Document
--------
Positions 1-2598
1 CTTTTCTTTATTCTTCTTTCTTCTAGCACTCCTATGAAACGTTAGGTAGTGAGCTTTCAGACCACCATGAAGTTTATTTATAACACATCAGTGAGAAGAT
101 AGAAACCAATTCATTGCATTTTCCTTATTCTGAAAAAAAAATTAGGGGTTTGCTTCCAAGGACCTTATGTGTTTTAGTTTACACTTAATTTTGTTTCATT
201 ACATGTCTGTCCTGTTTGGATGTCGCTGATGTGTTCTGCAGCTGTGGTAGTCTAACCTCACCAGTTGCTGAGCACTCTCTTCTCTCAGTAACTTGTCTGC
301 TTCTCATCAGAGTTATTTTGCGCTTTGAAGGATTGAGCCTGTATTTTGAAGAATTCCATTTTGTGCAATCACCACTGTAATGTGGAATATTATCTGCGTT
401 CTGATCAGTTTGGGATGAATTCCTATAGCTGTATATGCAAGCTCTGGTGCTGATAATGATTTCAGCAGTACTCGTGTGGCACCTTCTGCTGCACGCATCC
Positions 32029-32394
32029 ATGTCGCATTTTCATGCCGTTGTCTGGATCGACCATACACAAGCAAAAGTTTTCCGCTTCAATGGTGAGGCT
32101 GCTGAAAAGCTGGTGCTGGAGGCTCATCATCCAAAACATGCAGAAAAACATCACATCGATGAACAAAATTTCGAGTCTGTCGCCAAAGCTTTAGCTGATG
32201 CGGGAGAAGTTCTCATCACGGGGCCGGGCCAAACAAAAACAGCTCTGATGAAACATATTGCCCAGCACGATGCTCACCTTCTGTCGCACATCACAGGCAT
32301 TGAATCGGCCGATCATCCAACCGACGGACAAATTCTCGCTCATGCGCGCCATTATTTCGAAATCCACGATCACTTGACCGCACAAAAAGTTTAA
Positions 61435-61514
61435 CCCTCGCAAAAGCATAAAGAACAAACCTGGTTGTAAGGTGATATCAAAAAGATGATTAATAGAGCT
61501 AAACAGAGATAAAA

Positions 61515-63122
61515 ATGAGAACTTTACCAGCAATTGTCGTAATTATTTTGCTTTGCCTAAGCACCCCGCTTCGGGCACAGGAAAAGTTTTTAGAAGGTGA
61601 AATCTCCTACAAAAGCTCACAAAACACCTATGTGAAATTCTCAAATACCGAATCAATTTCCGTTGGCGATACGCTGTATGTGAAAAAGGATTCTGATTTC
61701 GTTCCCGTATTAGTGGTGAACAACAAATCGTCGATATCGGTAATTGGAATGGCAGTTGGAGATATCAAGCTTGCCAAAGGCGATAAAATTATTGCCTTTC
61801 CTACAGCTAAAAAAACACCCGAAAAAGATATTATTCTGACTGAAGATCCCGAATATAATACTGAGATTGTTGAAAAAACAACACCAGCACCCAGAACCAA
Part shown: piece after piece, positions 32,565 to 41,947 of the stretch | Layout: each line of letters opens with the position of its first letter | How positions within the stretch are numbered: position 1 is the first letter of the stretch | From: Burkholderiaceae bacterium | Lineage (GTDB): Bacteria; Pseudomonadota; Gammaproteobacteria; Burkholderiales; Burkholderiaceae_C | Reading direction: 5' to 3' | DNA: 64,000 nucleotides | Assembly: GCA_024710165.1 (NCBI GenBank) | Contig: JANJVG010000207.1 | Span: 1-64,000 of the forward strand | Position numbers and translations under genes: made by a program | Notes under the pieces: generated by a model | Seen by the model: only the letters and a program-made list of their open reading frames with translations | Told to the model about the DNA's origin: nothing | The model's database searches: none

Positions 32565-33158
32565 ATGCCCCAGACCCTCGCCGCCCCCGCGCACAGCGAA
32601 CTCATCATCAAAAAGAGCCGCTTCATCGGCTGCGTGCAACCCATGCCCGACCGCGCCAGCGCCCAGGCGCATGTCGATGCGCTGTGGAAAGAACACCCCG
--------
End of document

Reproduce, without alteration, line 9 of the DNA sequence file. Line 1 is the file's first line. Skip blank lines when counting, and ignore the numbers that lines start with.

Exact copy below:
32101 GCTGAAAAGCTGGTGCTGGAGGCTCATCATCCAAAACATGCAGAAAAACATCACATCGATGAACAAAATTTCGAGTCTGTCGCCAAAGCTTTAGCTGATG